Archer Daniels Midland to Demonstrate CCS Technology at Illinois Ethanol Plant

September 12, 2011

Carbon Capture: Ethanol Carbon Sequestration Plant Holds Lessons for Coal
Christa Marshall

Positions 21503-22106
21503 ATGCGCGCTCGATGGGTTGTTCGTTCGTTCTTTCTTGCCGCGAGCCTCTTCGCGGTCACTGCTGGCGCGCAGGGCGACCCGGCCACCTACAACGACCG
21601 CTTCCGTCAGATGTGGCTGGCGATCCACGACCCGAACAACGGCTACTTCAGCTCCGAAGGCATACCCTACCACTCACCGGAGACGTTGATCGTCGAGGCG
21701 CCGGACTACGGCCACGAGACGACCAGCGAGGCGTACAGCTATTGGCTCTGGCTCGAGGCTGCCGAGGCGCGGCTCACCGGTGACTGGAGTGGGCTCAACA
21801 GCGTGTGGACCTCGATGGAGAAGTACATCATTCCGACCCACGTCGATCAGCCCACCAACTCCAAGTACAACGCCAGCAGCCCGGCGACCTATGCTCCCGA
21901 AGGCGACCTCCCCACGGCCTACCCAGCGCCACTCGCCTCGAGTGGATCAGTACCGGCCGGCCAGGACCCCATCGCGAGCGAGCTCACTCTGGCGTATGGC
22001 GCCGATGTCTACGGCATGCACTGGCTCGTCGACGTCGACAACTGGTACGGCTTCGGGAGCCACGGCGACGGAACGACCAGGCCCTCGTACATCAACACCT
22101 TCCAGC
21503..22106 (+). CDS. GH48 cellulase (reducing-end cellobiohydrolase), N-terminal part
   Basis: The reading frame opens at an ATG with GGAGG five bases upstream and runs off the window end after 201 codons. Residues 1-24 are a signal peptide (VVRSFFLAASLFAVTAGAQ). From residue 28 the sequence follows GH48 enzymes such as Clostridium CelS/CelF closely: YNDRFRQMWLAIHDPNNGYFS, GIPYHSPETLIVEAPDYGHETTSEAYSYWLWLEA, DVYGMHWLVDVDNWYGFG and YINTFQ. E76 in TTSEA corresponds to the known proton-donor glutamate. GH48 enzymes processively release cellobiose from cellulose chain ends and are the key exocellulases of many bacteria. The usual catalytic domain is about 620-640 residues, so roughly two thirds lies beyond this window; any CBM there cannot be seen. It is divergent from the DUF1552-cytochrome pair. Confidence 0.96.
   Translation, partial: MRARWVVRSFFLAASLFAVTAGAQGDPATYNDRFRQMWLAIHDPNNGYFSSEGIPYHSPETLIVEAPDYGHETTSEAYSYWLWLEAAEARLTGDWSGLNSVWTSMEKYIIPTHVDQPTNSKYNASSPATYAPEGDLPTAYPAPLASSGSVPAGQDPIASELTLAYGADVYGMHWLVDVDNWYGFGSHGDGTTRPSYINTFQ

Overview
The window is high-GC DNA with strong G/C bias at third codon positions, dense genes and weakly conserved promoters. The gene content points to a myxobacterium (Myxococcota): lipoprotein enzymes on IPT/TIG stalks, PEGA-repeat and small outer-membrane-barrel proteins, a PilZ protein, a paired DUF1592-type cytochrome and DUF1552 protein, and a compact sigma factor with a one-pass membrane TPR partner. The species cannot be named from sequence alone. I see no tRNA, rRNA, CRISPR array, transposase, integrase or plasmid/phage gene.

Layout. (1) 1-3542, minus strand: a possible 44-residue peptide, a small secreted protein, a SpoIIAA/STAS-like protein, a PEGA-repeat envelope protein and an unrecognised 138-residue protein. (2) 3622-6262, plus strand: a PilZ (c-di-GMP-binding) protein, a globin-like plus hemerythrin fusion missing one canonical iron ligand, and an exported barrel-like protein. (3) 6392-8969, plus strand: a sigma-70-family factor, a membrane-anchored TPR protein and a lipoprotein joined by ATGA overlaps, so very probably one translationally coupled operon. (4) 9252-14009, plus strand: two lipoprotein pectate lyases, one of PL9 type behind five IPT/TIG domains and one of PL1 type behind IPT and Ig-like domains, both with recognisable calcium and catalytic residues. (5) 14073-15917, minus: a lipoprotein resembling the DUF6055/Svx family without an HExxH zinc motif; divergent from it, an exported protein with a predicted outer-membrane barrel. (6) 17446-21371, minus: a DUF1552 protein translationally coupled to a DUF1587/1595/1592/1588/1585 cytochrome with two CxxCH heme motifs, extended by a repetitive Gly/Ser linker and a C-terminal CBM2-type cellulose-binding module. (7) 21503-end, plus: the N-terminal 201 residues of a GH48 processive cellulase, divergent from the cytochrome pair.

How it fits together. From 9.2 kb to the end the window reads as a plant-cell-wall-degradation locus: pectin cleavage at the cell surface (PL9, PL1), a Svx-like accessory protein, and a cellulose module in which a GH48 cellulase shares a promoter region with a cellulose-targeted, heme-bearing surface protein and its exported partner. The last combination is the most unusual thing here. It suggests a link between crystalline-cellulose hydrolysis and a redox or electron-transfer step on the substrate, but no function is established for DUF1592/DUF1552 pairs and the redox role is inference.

While American Electric Power (AEP) may have pulled the plug on the carbon capture and sequestration (CCS) project at the Mountaineer Plant in West Virginia, Archer Daniels Midland is moving forward with a CCS demonstration project at its ethanol plant in Decatur, Illinois. The facility will capture up to 1 million tons per year of CO2. The total project cost is $208 million, supported by about $141 million in funding from the American Recovery and Reinvestment Act (ARRA), the $787 billion economic stimulus program enacted in February 2009 to stimulate the U.S. economy. ARRA included about $3.4 billion for CCS demonstration projects, and the Archer Daniels Midland project is the first large-scale integrated CCS demonstration project funded byARRA to move into construction phase. The project includes transporting the CO2 by pipeline for storage in the Mount Simon sandstone formation at depths of approximately 7,000 feet. According to the Department of Energy press release, the Mount Simon sandstone formation can potentially store billions of tons of CO2 and has the overall potential to sequester all of the more than 250 million tons of CO2 produced each year by industry in the Illinois Basin region. Operations at the ADM project are expected to commence in late summer 2013, and will managed by the National Energy Technology Laboratory As noted by ClimateWire, the commencement of construction at the ADM project comes at a time when climate legislation is dead on Capitol Hill and other large CCS projects are defunct from lack of funds. Because the Mount Simon sandstone formation stretches across three states and is located near some of the nation’s highest-polluting coal plants and industrial factories, the lessons learned from this project are expected to be significant. And, given the controversy about the effectiveness of ARRA in stimulating the economy and creating jobs, it is nice to see an ARRA-funded CCS project actually moving to construction phase.